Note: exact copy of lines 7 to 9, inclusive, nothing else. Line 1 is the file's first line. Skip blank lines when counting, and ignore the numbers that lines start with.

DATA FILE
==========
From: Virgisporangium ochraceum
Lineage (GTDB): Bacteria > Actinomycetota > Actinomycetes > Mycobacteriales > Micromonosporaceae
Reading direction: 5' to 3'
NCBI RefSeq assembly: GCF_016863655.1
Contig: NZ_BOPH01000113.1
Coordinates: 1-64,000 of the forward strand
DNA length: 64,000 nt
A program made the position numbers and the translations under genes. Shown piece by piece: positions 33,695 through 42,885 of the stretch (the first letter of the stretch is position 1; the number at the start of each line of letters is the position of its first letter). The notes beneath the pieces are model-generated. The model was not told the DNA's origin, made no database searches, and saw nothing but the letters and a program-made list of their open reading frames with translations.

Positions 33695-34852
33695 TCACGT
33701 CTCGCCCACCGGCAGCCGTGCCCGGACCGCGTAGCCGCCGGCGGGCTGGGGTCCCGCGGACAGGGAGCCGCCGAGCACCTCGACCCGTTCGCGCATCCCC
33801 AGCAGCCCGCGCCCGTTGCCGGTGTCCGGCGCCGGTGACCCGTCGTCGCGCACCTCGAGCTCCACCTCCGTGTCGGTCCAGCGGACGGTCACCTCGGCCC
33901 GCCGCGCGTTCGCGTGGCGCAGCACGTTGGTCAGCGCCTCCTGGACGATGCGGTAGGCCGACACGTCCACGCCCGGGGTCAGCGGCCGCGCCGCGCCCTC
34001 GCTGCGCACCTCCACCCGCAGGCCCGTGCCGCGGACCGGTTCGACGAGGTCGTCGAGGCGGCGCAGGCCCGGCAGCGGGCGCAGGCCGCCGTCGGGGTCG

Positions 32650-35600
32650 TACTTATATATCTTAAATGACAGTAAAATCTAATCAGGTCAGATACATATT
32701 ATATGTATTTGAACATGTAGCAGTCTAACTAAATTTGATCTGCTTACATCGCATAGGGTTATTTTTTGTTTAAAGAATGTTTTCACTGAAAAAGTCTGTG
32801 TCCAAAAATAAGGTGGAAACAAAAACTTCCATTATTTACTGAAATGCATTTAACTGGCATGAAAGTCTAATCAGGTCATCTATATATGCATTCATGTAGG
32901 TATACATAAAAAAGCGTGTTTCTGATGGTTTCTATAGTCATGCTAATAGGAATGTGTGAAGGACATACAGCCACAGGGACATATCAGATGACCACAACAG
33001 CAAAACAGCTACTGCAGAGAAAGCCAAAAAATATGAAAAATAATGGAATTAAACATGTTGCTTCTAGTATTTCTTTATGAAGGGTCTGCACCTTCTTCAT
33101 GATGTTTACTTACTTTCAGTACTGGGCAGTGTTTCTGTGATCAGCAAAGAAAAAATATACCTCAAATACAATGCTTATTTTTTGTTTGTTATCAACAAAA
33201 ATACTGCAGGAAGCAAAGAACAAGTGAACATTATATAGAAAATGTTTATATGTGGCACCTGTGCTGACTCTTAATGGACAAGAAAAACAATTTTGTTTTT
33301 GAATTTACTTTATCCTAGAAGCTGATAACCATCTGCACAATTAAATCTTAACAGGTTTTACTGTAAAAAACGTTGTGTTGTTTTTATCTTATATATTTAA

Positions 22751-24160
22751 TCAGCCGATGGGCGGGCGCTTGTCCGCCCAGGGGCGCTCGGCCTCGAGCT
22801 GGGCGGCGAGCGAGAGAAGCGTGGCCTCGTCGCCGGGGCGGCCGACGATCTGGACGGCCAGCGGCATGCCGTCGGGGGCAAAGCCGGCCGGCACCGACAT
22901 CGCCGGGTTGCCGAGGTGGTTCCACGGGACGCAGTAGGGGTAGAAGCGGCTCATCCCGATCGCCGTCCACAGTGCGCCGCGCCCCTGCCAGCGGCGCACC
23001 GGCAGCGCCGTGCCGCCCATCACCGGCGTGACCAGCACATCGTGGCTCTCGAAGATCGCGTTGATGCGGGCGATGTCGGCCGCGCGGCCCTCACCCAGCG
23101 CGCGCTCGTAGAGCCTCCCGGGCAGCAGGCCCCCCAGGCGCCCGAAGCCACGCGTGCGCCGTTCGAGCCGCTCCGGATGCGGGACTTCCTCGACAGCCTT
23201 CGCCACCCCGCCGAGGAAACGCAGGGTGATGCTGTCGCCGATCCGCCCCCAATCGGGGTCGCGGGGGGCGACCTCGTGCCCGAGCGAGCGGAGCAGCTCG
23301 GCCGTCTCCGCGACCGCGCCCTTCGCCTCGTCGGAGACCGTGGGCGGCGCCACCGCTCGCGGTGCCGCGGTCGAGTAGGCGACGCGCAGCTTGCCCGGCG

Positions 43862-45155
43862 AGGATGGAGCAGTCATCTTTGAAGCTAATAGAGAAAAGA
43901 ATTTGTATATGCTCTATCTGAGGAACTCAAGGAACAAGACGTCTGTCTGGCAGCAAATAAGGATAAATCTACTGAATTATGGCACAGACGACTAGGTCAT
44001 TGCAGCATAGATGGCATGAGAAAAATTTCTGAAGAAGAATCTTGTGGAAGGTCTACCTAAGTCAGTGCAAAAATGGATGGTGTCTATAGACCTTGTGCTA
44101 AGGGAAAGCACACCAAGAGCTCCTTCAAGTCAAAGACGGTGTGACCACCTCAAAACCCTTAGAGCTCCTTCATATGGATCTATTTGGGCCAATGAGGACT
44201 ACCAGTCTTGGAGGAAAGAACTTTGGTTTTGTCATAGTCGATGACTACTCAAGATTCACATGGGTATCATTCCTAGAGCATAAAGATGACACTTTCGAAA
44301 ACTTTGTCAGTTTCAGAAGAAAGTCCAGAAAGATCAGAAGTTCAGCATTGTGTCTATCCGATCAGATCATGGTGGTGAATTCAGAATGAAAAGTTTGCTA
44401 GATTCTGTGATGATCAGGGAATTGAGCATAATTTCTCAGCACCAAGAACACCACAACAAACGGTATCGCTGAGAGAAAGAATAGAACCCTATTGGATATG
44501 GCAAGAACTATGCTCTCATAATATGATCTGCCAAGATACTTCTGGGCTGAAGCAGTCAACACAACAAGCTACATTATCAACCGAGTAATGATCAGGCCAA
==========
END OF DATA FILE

DNA length: 64,000 nt
A program made the position numbers and the translations under genes. Shown piece by piece: positions 33,695 through 42,885 of the stretch (the first letter of the stretch is position 1; the number at the start of each line of letters is the position of its first letter). The notes beneath the pieces are model-generated. The model was not told the DNA's origin, made no database searches, and saw nothing but the letters and a program-made list of their open reading frames with translations.

Positions 33695-34852